Discovery World (500 N. Harbor Dr.) is Milwaukee’s science and technology museum located right along the lakefront. Explore this facility where you can change the weather in its interactive Great Lakes exhibit or get up close and personal with aquatic life at the Reiman Aquarium.
After exploring Discovery World indoors, head outdoors aboard its S/V Denis Sullivan vessel. The 137-foot replica of a 19th century Great Lakes schooner has several sailing options with public sails, private charters, and onboard educational programs. (UPDATE: Due to the COVID-19 Pandemic, the S/V Denis Sullivan will not be sailing during the 2022 season. It will remain docked outside of Discovery World for maintainance and repairs until further notice).
Also, on the lakefront is the “flying” Milwaukee Art Museum (700 N. Art Museum Dr.). The art museum’s Santiago Calatrava-designed “wings” open when the museum opens, close when the museum closes, and flap at noon - when weather permits. Underneath those wings is a rich collection of 30,000 works of art as well as outdoor spaces to engage with the surrounding natural beauty.
Literally attached to the art museum is the Milwaukee County War Memorial Center (750 N. Lincoln Memorial Dr.) looking out over Lake Michigan. This Milwaukee landmark was designed by renowned architect Eero Saarinen and dedicated on Veterans Day 1957. Today, you can wander the indoor and outdoor halls of military history with truly stunning lake views all around you.
Further up on the North Shore is Schlitz Audubon Nature Center (1111 E. Brown Deer Rd., Bayside). The 185-acre nature center provides forests, ponds, prairies, and trails along Lake Michigan's shoreline. And a robust raptor program brings you face-to-face with 15 birds of prey.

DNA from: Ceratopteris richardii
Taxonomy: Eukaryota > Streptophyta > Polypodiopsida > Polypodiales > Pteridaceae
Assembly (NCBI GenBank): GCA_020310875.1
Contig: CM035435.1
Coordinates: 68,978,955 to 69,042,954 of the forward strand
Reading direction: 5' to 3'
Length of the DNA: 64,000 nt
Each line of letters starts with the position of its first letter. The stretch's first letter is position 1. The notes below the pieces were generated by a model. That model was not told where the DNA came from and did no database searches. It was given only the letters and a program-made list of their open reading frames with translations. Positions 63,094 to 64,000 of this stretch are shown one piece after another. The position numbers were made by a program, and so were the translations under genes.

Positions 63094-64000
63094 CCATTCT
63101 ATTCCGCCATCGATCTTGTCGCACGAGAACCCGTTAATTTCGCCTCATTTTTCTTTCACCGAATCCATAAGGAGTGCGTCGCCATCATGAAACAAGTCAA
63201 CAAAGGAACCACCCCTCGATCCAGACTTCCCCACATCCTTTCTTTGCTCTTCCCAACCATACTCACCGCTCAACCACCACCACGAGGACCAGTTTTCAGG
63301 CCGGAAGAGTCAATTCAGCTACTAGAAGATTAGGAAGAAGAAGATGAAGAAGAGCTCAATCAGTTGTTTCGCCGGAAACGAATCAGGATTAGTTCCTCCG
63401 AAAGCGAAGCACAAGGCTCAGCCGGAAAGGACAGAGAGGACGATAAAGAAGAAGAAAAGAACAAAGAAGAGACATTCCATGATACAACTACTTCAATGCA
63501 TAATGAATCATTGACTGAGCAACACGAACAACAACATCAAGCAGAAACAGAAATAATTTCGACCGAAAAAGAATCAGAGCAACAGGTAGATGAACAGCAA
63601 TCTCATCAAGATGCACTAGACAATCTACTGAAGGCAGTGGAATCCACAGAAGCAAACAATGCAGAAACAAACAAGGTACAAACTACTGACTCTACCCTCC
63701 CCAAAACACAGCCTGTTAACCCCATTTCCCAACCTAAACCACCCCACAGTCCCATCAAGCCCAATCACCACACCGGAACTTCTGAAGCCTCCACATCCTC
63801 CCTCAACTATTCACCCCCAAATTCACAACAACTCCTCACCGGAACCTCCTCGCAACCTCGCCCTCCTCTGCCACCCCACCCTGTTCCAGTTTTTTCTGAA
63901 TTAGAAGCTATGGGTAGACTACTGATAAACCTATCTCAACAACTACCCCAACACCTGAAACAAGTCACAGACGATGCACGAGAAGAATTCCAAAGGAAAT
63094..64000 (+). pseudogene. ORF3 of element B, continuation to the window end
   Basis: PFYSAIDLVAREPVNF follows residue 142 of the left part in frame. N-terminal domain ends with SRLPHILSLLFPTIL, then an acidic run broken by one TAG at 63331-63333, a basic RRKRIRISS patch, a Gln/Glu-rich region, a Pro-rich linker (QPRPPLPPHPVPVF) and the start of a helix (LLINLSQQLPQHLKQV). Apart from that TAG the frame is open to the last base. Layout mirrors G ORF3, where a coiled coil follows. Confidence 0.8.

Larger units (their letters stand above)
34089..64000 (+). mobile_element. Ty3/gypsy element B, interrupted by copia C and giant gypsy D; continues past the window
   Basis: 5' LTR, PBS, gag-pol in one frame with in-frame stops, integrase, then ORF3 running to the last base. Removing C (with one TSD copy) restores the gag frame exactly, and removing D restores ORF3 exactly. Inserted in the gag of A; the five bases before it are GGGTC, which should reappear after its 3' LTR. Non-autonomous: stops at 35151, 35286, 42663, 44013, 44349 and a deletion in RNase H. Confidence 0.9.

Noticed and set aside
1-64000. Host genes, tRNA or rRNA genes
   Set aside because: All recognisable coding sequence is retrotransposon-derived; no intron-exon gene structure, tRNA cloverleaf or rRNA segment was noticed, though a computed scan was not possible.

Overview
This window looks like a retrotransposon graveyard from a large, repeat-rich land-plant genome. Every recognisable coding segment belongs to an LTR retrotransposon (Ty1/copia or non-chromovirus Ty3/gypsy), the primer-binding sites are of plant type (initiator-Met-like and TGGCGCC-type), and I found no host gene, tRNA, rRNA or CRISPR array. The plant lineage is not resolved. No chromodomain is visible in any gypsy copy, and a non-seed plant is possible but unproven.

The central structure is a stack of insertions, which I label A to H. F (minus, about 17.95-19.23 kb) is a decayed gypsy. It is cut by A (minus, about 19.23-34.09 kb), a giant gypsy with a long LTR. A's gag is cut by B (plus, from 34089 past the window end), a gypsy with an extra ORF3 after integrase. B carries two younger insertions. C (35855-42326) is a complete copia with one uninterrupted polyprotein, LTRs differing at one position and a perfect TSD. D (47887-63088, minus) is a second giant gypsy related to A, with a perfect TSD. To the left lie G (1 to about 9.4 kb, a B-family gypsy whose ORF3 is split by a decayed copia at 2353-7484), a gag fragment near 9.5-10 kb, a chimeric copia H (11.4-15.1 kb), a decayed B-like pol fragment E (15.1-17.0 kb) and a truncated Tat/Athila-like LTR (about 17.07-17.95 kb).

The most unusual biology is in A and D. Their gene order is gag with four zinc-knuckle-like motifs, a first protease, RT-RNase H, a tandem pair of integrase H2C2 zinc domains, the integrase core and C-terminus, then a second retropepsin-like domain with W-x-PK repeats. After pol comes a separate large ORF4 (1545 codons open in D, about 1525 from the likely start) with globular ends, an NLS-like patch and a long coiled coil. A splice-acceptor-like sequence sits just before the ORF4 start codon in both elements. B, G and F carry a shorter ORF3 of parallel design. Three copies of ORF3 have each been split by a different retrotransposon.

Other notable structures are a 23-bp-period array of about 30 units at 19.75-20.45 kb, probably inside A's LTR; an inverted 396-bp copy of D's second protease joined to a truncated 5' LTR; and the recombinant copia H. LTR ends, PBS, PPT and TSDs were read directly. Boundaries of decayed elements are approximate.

Milwaukeeans don’t just have fun on the water. We also research and innovate with it.
In 2009, visionaries and business leaders from Milwaukee’s numerous water-based industries collaborated to establish The Water Council (247 W. Freshwater Way). The
same year, the UW-Milwaukee School of Freshwater Sciences became the nation’s first graduate school dedicated solely to the study of freshwater.
In 2013, the council opened the Global Water Center to house water-related research facilities and accelerator space for emerging water-related companies. The industrial building’s renovation soon became a catalyst for development of the nearby Reed Street Yards. Focused on the international water industry, this mixed-use urban site is an education, research, and technology zone. And Milwaukee Metropolitan Sewer District is nationally renowned for its wastewater treatment, flood management, and green infrastructure
Article originally published on 4/28/2022